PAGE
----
Forget the gas tax, Delaware will soon be testing a new way to fund highway improvements.
As the cars we drive get more fuel efficient, and more drivers opt for alternatives like electric cars, the amount of money drivers pay in taxes on gas is on the decline. That has states trying to figure out a more sustainable way to fund road improvements. Delaware will be testing a mileage-based user fee as an alternative. That fee would be assessed on how many miles drivers travel every year.
The Delaware Department of Transporation’s Geoff Sundstrom said the state will start a 50-vehicle pilot program to figure out how the program would work.
“We’re interested to have a diverse cross-section of motorists in Delaware, so we’re not just going to use state employees, we might use a variety of stakeholders,” said Sundstrom, adding those test drivers would give the state feedback “not only on whether or not the mechanism used and the potential fee imposed is a fair one and makes sense, but also that the mechanism that we use to track the mileage is one that they’re comfortable with.”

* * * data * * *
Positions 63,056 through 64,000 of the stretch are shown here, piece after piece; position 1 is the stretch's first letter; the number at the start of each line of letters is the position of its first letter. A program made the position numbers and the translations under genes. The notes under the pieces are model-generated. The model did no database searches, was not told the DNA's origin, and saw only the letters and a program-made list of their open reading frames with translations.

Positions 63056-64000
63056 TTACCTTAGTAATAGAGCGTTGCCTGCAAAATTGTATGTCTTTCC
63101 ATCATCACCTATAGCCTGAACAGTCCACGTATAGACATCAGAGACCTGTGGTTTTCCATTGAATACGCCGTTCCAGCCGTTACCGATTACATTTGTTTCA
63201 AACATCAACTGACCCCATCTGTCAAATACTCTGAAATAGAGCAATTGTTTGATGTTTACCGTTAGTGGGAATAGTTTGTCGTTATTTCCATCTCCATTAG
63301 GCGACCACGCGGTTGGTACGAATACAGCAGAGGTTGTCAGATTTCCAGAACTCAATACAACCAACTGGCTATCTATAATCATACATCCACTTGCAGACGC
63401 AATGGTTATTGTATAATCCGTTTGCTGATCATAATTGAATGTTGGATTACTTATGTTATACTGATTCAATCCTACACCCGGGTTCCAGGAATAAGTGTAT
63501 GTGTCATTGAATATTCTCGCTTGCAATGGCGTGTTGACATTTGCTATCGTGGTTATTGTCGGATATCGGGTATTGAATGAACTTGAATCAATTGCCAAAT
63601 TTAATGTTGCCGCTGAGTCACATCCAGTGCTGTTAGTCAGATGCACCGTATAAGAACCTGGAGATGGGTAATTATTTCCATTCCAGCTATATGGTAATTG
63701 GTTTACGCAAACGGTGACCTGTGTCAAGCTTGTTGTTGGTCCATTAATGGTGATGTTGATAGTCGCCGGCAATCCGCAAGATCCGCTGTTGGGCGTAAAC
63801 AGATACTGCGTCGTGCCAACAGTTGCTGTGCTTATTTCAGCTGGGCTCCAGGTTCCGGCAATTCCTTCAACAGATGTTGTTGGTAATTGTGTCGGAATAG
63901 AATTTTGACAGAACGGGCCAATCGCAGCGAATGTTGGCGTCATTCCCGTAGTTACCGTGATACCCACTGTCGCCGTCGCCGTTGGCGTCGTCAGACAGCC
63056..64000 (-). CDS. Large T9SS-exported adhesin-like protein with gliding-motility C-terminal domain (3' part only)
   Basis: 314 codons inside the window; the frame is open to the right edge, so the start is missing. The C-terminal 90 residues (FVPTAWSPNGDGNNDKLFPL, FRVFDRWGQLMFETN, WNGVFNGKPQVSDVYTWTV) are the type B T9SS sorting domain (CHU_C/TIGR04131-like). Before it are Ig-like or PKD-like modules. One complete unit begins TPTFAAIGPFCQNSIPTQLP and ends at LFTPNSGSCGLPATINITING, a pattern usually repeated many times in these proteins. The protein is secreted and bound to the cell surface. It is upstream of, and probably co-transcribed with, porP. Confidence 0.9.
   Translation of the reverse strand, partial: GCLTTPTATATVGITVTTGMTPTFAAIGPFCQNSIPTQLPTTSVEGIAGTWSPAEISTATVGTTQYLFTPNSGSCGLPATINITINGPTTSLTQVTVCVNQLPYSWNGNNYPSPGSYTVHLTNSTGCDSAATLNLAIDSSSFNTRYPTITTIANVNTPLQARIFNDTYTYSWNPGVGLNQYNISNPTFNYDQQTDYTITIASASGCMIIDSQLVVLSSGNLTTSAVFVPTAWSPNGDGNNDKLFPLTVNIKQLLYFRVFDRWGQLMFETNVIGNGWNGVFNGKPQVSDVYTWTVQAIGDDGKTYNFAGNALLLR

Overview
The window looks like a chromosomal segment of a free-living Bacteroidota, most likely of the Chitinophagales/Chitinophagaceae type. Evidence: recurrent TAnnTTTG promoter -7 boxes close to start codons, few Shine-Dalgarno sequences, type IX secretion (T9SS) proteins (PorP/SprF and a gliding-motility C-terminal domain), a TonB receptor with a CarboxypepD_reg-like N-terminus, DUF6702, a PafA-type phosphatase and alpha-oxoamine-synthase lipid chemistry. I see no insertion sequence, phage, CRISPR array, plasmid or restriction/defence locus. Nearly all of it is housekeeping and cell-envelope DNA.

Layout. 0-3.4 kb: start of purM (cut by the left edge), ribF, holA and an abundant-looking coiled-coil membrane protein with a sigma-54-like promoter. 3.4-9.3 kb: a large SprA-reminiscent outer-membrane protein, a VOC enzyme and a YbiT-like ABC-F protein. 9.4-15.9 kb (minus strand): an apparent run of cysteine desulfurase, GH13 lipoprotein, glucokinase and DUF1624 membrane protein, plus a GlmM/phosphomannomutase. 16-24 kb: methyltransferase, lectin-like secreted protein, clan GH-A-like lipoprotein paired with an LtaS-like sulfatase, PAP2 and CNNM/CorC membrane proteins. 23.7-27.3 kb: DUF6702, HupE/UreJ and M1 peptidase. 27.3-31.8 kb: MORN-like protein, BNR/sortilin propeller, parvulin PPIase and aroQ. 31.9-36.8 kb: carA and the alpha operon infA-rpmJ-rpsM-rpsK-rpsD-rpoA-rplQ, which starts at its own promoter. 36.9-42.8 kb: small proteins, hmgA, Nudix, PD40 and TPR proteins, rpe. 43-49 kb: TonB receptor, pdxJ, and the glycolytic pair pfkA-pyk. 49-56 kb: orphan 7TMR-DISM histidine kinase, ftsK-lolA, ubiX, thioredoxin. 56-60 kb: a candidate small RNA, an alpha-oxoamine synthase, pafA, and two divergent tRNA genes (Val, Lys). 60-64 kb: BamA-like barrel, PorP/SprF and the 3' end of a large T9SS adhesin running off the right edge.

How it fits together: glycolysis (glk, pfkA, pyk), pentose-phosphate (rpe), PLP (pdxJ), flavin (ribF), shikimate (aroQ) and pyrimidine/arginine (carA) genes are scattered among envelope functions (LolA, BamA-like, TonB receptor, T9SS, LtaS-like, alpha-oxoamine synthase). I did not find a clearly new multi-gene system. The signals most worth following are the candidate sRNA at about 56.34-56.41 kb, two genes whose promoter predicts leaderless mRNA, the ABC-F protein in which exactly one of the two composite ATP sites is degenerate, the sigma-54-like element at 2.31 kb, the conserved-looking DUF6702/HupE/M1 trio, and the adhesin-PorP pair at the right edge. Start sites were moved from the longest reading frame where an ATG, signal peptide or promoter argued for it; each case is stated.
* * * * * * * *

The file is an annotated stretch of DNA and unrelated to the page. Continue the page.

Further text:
It’s not known how miles will be tracked or how that will be reported to the state. The state hopes to have the pilot test on the road by next year.
The test will be funded with a $1.5 million grant from the U.S. Dept. of Transportation. The state will work with its partners in the I-95 Corridor Coalition to test out the mileage-based fee.